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Permanent roof edge protection

raydetinu 8 months ago   Reply

A new project we are working on, has PV panels all over the flat roof.

Now as PD, my recommendation is, as the panels are situated near the edge of the roof, there should be edge protection, as peiodic servicing will be required.

The Architect does not want this on his roof, as it will spoil the elevation?

I understand that if there is clear distance of over 2m from roof edge to equipment, then a fall restraint system could be employed, or other safe method of working.

Any views or guidance?

Beagle 8 months ago   Reply
If you had a designated path (500mm slabs) of which the outside edge was 2m from the roof edge this would OK and there would be no need to use railings or a restraint system. Signage also to ensure that contractors must not used designated path only. You want to avoid installing restraint systems if you can. Why architects cant specify 1.1m parapet walls on large flat roofs is bemusing.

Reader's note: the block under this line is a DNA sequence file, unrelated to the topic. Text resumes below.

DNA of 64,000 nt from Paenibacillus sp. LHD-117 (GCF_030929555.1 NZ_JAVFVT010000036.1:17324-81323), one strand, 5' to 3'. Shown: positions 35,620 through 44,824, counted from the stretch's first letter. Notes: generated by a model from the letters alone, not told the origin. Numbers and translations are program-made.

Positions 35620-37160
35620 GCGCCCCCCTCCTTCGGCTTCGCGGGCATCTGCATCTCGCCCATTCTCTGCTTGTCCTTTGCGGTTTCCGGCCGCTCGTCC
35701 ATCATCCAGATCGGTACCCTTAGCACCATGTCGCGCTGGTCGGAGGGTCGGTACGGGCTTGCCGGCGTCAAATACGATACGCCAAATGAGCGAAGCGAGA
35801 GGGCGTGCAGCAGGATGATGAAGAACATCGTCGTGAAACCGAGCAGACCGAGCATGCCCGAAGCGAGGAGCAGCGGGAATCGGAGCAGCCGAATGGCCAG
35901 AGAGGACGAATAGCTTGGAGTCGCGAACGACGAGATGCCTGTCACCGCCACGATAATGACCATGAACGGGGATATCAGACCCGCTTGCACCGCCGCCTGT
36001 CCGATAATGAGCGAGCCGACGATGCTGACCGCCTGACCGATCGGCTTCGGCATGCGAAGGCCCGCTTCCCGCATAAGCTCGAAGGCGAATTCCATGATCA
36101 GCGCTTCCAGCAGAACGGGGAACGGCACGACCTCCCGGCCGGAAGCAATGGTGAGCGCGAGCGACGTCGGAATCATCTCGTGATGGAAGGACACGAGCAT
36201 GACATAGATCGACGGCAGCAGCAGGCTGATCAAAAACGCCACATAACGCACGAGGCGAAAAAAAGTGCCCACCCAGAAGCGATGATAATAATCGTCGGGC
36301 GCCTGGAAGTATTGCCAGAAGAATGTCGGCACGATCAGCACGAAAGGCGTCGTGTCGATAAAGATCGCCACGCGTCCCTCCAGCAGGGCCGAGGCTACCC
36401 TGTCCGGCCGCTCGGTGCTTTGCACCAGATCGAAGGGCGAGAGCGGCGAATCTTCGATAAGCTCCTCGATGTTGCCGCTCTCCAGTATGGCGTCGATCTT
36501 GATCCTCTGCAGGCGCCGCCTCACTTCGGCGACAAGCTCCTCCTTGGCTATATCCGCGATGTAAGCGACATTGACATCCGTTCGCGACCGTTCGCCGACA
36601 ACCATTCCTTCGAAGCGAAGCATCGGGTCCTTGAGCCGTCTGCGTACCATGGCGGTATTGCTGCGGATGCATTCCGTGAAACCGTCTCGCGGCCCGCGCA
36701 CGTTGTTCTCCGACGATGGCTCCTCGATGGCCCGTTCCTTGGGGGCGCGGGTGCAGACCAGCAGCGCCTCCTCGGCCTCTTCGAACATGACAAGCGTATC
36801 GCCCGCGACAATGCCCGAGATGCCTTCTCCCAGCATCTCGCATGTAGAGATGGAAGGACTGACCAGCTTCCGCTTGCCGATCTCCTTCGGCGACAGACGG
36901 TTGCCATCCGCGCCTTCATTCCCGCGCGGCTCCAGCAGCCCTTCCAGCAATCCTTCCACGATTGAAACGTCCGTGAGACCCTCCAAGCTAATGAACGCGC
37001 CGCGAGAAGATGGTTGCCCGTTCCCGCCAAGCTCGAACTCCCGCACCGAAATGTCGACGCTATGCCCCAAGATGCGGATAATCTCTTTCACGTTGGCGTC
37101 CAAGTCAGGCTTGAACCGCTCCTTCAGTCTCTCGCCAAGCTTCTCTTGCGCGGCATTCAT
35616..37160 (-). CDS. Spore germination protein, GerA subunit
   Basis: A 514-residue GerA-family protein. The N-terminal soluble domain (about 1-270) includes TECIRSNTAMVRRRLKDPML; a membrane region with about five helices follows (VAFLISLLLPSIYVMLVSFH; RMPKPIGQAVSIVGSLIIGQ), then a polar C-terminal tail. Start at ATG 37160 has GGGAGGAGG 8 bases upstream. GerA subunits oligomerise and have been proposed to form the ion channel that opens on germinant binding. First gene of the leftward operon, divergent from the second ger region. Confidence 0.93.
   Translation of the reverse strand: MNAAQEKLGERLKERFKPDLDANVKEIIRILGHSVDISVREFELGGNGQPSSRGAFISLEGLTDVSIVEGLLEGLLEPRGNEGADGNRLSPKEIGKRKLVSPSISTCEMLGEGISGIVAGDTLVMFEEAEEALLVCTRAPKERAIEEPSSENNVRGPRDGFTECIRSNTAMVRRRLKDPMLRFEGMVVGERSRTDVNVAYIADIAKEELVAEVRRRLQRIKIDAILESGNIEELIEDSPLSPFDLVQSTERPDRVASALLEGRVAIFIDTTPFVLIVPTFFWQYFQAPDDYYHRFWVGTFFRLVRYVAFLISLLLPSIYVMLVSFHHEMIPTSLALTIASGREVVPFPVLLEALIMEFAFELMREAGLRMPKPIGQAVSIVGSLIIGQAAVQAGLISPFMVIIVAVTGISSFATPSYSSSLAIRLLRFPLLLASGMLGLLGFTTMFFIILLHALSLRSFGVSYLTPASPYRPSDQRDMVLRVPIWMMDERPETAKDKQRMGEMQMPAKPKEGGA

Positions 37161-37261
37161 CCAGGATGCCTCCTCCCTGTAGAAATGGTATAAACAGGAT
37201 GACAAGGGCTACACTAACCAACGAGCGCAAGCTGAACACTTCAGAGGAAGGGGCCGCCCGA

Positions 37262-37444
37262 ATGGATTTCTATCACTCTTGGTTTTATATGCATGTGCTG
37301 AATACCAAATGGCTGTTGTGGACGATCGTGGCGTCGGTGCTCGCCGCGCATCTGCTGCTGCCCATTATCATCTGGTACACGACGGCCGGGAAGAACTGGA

John Anderson 8 months ago   Reply
Beagle, It could be suggested that most architects would prefer to incorporate permanent roof edge protection in their designs. Unfortunately planning (and clients) often counteract design intent stipulating building style and aesthetics in preference to safety in design.
Beagle 8 months ago   Reply
John, you are blaming clients and I am blaming architects for poor design. But we both agree on the solution. I must say though one renowned architect where I was involved put a 750mm parapet wall on a large building so roof restraint systems and access management systems had to be used to access extensive roof plant. Another 300mm higher and none of this would be required. Perhaps it is because the professionals with safety knowledge and experience are not having a voice or sufficient influence.